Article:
Tumble turn: A Review of Red Speedo
Director Ben Henson's mainstage debut with Auckland Theatre Company – a bold production of Lucas Hnath's Red Speedo – opened last Thursday. Sam Brooks reviews.
I’m tired of winning.
One of the last lines in Lucas Hnath’s Red Speedo is also one of its biggest gut-punches, in a play that hits you right across the face with every misguided thing its protagonist does. The protagonist and owner of that line is Ray, a star swimmer who has a chance to qualify for the Olympics. He’s dim, sweet-hearted and ultimately hemmed in by the people and the system around him. By the time he says that he’s tired of winning, we’ve spent the entire play watching him lose and lose over again. It’s the cruelest question the play sets up: if this is winning, what the hell does losing look like?
Director Ben Henson makes the journey towards answering this question as visual as possible. The entire action of the play takes place in the locker rooms or at the side of a pool, which set designer John Parker re-imagines as a kind of red cliff that the characters could fall off at any point. Meanwhile slowly swirling water is projected above and below the actors, which, given set’s the red tint, makes it look less like water and more like blood. It’s foreboding as all hell and from the second the play starts we know that things are going to go wrong.
One of the strongest things about Hnath’s writing is his willingness to play around in the grey shades of these characters in this specific milieu – the world of competitive sports. Despite each character at some point in the play doing something for their own self-serving purposes, they’re never defined only by their bad actions. When Ray proves incredibly childish and short-sighted, potentially screwing his brother out of a job to appease his ex-girlfriend Lydia, we nonetheless empathise with his motivations, making it all the much more excruciating. When the play comes to its exhausted conclusion, there’s no clear winner or loser. Everybody has just been trying to make it to the end of the same unforgiving game; exhausted, bloody, and not sure if the game was even worth playing.
It’s these moments which reach the high bar the script sets for Carter and make for a stunning mainstage debut.
The performers dig into these complexities superbly. Ryan Carter does incredibly layered work as Ray, having to balance the sheer weight that’s on the character’s shoulders, with some of the more comic beats in the play. One of the biggest laughs in the show is the reveal of Ray’s tattoo; as grotesquely real a bad tattoo as I’ve ever seen. It speaks volumes of Carter’s performance that he convinces us that the Ray we’re watching would absolutely get that tattoo. As the play develops, we see more and more Ray’s glazed disconnect from the world; he doesn’t know how to engage with anything except his dreams. Carter pulls layers upon layers out of Ray: the way he physicalises his stress; the way he goes into himself when he has to confront his own self-denial and flailing uselessness. It’s these moments which reach the high bar the script sets for him and make for a stunning mainstage debut.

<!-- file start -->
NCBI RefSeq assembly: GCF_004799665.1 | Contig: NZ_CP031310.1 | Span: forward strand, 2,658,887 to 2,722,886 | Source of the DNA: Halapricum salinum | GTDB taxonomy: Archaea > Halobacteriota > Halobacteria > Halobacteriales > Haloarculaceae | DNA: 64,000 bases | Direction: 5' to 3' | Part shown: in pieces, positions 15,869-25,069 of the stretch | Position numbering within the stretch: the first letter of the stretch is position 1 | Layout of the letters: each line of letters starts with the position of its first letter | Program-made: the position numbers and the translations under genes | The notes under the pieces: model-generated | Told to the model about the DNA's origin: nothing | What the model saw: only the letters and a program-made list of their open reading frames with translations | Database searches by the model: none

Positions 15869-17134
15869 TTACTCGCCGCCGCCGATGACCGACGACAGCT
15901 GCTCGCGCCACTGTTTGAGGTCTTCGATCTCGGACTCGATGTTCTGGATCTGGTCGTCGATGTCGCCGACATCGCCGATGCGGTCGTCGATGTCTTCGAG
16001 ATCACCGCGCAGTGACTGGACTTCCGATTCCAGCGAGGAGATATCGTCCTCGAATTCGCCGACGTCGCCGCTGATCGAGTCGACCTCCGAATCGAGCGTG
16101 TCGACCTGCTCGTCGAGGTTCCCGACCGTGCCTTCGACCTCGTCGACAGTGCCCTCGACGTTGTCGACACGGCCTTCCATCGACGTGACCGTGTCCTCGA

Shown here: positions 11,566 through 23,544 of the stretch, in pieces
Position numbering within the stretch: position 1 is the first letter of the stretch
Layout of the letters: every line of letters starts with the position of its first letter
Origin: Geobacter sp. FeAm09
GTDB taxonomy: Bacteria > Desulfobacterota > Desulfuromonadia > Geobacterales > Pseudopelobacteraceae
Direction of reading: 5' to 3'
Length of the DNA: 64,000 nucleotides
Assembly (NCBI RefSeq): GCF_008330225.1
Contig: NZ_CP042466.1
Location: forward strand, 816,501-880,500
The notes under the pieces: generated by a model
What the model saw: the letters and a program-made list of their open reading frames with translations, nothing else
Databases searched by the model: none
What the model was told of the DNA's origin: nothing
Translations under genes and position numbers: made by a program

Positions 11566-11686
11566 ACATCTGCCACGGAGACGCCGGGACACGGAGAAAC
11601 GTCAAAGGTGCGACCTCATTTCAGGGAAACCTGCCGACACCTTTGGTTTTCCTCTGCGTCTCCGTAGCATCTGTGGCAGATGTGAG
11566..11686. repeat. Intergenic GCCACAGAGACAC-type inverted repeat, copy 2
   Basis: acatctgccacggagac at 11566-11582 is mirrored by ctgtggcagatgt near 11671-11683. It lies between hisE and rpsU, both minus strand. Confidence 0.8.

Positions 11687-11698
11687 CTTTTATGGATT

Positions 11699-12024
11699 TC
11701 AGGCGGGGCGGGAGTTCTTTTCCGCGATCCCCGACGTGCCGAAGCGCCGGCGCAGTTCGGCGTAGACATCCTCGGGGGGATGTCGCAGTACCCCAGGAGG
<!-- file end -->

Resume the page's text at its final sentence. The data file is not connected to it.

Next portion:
Ray’s older brother Peter is a two-bit lawyer who is smart enough to do the low-level scheming required of him, but not smart enough to figure anything out ahead of time. He’s the kind of high-voltage character that Hnath could have plucked from David Mamet’s Glengarry Glen Ross. As Peter, Wesley Dowdell does very fine work. Dowdell’s performance shows us the constant frustration that exists in the gap between his scheming and his blindspots. When he’s confronted with his brother’s betrayals, but was unable to see them coming, he can only stamp like a little child.
Chelsie Preston-Crayford is flat-out great as Ray’s ex-girlfriend Lydia, and in a play full of masculine energy and testosterone, she’s a breath of fresh air. There’s a no-bullshit clarity to Lydia, and Preston-Crayford’s performance is spiky and funny enough to shake the play up in a way it really needs at the midway point. As Ray’s coach, Scott Wills has the least complex character to play, there’s less to dive into, but he lends the character a softness that introduces a fascinating element to the production; a character who seems to care about Ray regardless of what Ray can do for him.
As Red Speedo hurtles towards its ending, each one of Ray’s (and subsequently Peter’s) wayward dreams are broken until all they both can do is literally, physically, flail against the world around them. Things aren’t fair for Ray, or for anybody, and as he realises that, he breaks.
Rachel Marlow’s lighting design does an especially great job of shifting momentum and tone with loud, sudden transitions and a subtly degrading red palette.
Not everything about this production works – some AV choices towards the end are visually stunning but disrupt the momentum the play has very carefully built up. But Henson’s production of Red Speedo does exactly what it needs to do. It takes a great, complex script, layers it with engaging, charismatic performances and a winning design. Rachel Marlow’s lighting design does an especially great job of shifting momentum and tone with loud, sudden transitions and a subtly degrading red palette.
It’s a daunting script that could be sunk by a weak vision or a poor design, and Henson keeps the play moving sharply, believably, to its tragicomic conclusion: two men too exhausted to fight anymore. It’s what losing looks like.
Red Speedo runs from October 31 – November 15 at ASB Waterfront Theatre. Tickets available here.